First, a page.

Nov 102022

The Australian black metal band KRVNA made its recording debut in September 2021 with a demo named Long Forgotten Relic. It was released by Seance Records and consisted of two substantial tracks. In its lyrical themes, and through the visions of imagination spawned by the music, it explored the vampire mythos from the ancient world to Biblical times, and the black forests and mountainous castle crypts of Balkan and Carpathian incarnations of the legend.

Closely following on the heels of that very promising advent, Seance Records then released KRVNA’s debut album Sempinfernus. It too delved into vampyric mythology but in an even more expansive and far-reaching way. Moreover, KRVNA’s solo creator Krvna Vatra at that time disclosed more precisely the nature of his interest in the subject matter, and how it represented themes that extended beyond old tales of the undead.

It was inspired by the folk stories and legends passed down through his family and countless generations — as he explained, his mother’s family are Istro-Romanians, people who had moved from Transylvania some 600 years ago to the Istrian peninsula and managed to keep their language and culture alive throughout most of the centuries. The trappings of modernity, comparatively and seemingly soulless, had largely eradicated the concept of the “Striga,” among many other superstitions, and the album was envisioned as a way of “amplifying and drawing light to these old superstitions, once again.”

A little more than one year after the advent of Sempinfernus, Third Eye Temple and Ancient Dead Productions are collaborating to release the second KRVNA album on December 12th, this one named For Thine is the Kingdom of the Flesh. This album also draws on legends of vampirism, but with an even deeper philosophical series of conceptions for which the consumption of blood as the sustenance of life and as a means of transubstantiation, and dreams of immortality, tell us some fundamental things about the human condition and our fear of death. (You can read about these conceptions in depth in a recent interview of Krvna Vatra here.)

The music on Sempinfernus had an expansive and mythic atmosphere, and of course also became a means of rekindling ancient terrors. It had a transportive effect even as it often seemed to ignite everything in its path. The new album is if anything even more startling and stunning.


Take, for example, the title track which premiered last month. Soaring choral voices announce the song in tones of reverence and passion, evoking memories of the old church, yet it is not the conventional sacrament of body and blood that the song embraces, but something more literal and terrorizing.

Like those voices, the riffing rings and soars with signal clarity, but even more frightening in its brilliance, and the drums and bass hurtle at maniacal speeds, matched by harsh, screaming vocals of unhinged ferocity. All these forces, as well as frenetic and fire-bright soloing, combine to create electrifying delirium.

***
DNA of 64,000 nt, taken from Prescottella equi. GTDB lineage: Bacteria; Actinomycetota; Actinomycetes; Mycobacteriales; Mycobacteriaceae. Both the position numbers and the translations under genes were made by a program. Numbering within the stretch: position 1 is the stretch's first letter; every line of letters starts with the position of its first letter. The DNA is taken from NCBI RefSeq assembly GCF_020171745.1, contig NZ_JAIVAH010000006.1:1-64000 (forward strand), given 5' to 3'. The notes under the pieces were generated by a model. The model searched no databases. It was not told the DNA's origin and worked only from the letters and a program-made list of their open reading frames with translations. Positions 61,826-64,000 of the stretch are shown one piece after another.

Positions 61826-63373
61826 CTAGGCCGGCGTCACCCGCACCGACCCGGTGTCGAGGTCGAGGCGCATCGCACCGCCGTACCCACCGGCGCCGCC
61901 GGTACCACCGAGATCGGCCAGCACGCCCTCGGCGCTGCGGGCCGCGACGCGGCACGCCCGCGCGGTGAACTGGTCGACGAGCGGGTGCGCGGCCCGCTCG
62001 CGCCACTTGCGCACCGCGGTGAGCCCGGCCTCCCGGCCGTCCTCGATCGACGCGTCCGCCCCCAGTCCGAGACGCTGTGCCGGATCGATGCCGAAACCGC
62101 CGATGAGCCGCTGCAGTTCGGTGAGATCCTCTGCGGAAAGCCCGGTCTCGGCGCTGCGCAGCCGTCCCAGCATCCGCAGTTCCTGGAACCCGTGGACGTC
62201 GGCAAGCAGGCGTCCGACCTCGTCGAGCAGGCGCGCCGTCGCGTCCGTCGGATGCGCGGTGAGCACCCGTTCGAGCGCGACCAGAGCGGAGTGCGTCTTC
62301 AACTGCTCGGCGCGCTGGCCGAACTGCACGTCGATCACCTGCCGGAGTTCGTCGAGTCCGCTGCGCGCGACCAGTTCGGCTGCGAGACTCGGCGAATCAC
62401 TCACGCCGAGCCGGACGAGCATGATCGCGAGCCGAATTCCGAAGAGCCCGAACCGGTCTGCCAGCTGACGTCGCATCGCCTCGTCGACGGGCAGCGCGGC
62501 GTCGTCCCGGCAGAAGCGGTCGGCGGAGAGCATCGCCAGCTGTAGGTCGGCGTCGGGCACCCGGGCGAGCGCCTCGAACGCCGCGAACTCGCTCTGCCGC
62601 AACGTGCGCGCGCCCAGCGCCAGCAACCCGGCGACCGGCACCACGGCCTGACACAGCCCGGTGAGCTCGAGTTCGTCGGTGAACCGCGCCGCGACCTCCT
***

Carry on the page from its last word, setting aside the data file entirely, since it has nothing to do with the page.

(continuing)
There’s haunting and harrowing grandeur in the music as well. Grief-stricken piano keys ring out within a passage of daunting symphonic magnificence; the guitar moans and writhes in harsh, stricken tones; the music blazes and heaves again, and the guitar slowly wails and pierces the mind as it does so, rendering an unearthly pageant of vast yearning and soul-crushing agony.

Of course, as you can tell from the title of this post, we now have a second track from the album to share with listeners — “In the Absence of Gods“. Like the title track, this one also takes the breath away. Mid-paced in its opening, it’s grim and even swaggering, cold and menacing, but even there the manic high-flown trill of the guitar portends an exhilarating riot — and soon enough, it comes.

Again, the music elevates to epic heights of terrible magnificence while simultaneously battering and burning with unchained aggression, driven to even greater heights of insanity by a shrieking guitar solo. The music is all-consuming in its scale, power, and savagery, but monstrous heaving chords in the low end seem to channel hopeless doom and unavoidable devastation.

Near the end, the music paints a wide-screen panorama of melancholy, capped at the finale by a beautifully soulful and heart-breaking solo.

Third Eye Temple and Ancient Dead Productions are releasing For Thine is the Kingdom of the Flesh on CD format, adorned by the magnificent and horrifying cover art by Greallach that you saw at the top of this article. Coincident with today’s premiere they will launch pre-orders of those, along with a shirt. A cassette tape version will be directly available from the band.




  1. Cool , he also played drums on the Dearthe debut. He is a beast behind the kit.

    • The drumming on this album is beastly too.

      • You are both right, but I need a new Dearthe album. It’s been a long time. And while on a subject, a new Temple Nightside, thanks.

        • I have no experience myself because I haven’t been afflicted by chronic depression or anxiety, and I don’t know how Rasmus would respond to your comment, but I’m very grateful to you for writing it. My sense is that in the U.S. many doctors do hand out anti-depressants like candy, with no serious conditions about the commencement of other therapy, but it’s only second-hand knowledge.

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